Nothing he could do about it, it was broad daylight. He could feel it: the presence and angle of the sun. Yet he couldn’t just leave the problem and hope for the best.
He could make it across the room if he went slow and rested a couple of hours before and after. But the stairs, he knew, might as well have been Everest. He thought of sending one of the children to fetch the witch but instead focused his mind on her and wanted her. Now.
He heard her come downstairs and stop in the doorway. She said in a smiling voice, “You yelled?”
“Who’s here besides us? Never mind: anybody who’s not Willow, bugger off.” He heard assorted feet moving, then one set approaching. “Red, they all gone?”
She settled on the weapons chest, moving the phone to make room. “Well…. Yeah, now they are. So what’s up? You’re looking a lot better today, by the way.”
“Hell with me, pay attention here. Dawn’s scarpered because she’s done something she shouldn’t. Something dangerous. An’ she’s hiding out from me ‘cause she knows I’ll call her on it. Well and good. But maybe I’m not the vamp she should be worrying about. Can you find her some way, don’t care how, and send a few of the children to fetch her?”
“I think that can be arranged.” Willow left.
One of the children, Kim, came from the hall to sit where Willow had been. “I know where she is, Spike. I’ll go get her. I know: you’re worried about Mike, and Dawn’s OK, but if you need to know that for yourself, I’ll get her.”
Kim left and other children came back in, Rona and Amanda and…Kennedy and Vi, all girlsmell, bloodsmell, and he tried very hard not to notice or let that affect him, they were past the wall, out of reach, forbidden. And after a time Willow came back, close enough that he knew who she was, saying to him pleasantly, “I gather the problem has resolved itself.”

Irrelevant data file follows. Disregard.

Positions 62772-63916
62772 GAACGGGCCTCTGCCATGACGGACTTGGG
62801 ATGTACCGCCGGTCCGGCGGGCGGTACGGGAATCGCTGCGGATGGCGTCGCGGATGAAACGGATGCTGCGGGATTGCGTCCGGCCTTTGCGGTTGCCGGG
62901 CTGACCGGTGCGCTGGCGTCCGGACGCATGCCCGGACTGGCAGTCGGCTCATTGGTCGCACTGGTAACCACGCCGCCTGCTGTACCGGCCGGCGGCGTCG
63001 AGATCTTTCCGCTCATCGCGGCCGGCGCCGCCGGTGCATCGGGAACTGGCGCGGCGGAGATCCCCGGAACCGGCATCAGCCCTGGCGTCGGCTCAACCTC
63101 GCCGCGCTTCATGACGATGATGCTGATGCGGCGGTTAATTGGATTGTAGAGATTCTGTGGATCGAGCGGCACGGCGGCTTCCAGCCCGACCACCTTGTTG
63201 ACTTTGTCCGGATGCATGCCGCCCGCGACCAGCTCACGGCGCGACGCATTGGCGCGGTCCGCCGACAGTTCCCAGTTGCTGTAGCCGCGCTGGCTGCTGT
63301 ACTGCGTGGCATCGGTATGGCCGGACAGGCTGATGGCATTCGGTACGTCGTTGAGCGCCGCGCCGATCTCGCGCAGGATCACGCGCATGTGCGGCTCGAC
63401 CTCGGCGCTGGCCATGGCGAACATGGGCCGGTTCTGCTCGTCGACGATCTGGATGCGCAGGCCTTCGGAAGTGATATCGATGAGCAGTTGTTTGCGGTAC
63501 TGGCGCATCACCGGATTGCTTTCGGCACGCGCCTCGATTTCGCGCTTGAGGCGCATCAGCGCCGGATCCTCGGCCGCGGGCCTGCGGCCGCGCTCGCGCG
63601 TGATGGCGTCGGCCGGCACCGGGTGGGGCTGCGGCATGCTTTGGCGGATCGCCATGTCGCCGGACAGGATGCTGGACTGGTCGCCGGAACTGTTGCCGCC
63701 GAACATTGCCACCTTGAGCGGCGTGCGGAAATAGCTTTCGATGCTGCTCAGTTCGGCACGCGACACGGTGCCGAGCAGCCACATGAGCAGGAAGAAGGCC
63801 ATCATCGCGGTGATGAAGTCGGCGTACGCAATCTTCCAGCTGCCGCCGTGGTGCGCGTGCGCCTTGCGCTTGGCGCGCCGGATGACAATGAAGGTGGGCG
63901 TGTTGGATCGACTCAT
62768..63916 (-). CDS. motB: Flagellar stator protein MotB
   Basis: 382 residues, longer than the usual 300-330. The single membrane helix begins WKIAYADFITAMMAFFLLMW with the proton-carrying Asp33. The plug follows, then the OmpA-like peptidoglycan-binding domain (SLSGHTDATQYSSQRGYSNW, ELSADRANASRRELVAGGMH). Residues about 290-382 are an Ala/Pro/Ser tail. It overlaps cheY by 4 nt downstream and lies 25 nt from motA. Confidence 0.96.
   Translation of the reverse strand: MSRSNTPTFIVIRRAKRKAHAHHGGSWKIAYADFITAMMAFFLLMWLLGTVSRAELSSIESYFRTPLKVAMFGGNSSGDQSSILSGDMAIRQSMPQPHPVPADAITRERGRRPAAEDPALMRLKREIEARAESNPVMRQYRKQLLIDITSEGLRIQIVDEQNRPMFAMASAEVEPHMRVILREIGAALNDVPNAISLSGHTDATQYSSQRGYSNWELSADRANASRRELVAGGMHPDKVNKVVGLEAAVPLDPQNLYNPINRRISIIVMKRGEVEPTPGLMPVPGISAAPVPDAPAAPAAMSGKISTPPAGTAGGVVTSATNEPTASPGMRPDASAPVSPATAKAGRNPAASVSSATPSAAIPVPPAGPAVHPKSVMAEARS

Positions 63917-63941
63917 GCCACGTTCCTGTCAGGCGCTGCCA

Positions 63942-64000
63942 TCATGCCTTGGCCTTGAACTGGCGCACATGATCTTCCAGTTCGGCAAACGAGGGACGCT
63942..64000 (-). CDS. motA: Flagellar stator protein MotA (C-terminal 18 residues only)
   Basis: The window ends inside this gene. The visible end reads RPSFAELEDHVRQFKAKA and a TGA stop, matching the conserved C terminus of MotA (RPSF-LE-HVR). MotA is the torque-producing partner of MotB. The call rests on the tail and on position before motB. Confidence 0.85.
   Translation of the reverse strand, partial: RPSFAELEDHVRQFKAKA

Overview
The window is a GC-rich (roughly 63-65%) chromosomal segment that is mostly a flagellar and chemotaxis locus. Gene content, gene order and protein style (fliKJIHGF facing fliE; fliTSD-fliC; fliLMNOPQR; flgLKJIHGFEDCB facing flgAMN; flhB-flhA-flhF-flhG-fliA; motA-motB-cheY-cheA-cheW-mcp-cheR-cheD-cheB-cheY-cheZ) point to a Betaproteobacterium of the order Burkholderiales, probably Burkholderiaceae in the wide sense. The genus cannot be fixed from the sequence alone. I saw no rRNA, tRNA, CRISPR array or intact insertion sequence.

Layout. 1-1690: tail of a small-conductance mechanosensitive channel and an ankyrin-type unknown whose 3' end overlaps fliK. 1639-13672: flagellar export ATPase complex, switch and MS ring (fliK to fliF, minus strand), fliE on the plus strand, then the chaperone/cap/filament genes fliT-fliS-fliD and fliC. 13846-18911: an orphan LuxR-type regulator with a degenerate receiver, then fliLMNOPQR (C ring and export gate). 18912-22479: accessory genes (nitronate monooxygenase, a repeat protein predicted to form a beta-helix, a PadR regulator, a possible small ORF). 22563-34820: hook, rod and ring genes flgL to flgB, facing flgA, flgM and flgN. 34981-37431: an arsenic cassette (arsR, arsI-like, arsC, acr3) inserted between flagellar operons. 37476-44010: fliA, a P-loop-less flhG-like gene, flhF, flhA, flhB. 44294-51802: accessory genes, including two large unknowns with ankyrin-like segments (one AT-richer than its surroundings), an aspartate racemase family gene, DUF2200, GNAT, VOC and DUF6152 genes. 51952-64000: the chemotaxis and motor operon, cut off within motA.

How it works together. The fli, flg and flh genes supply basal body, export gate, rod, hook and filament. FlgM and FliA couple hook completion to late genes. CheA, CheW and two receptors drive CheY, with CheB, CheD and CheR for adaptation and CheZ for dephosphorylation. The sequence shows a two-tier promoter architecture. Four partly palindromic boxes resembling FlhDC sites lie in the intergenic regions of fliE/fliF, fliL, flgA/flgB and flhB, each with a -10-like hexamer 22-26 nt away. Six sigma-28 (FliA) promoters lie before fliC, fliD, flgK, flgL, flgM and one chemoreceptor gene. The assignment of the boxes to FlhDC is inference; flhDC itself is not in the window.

“Not quite--” Spike broke off because Dawn had just come in the door.
She crossed the room in long swinging strides, saying, “It’s no big deal, Spike, except I was pretty sure Angel would freak. I wasn’t even anywhere around Mike, I do have half a brain, you know. If you wanted it, no need to go into panic mode, all you had to do was ask.”
And she stuck herself in his face, where Mike had set his mark on her, he knew just as clear and plain as sight, and he was tight focused there; and his demon that had been all coiled and furious within him, denied at every turn, exploded beyond his control, wild with jealousy and need, and then nothing.
His mind started working before his body could move. One of the children had tasered him: he could feel the numb-and-prickling aftereffects. And he’d been able to go for Dawn, she was right on the edge of the prohibition, because Angel had ordered him to it in the before that was all so dim to him, but he remembered that, remembered the witch shouting in his mind, and going for her, for Dawn, because he had to, no choice whatever about it, a weapon to another’s will. And his demon had known that, felt the least edge of a chance and taken it, gotten past him. And he’d gone for Dawn.
And he thought, The sleep of reason breeds monsters. Again, Blake had known what was what.
It hadn’t been Dawn worried about the wrong vamp. It’d been him.
When he had enough control back, he straightened in the chair. “You there, Bit?”
“Yes.” Her voice sounded shaky. Like she was crying, maybe. Spike hung his head and breathed awhile.
“Did I hurt you.”
“Not really, I just was…surprised.”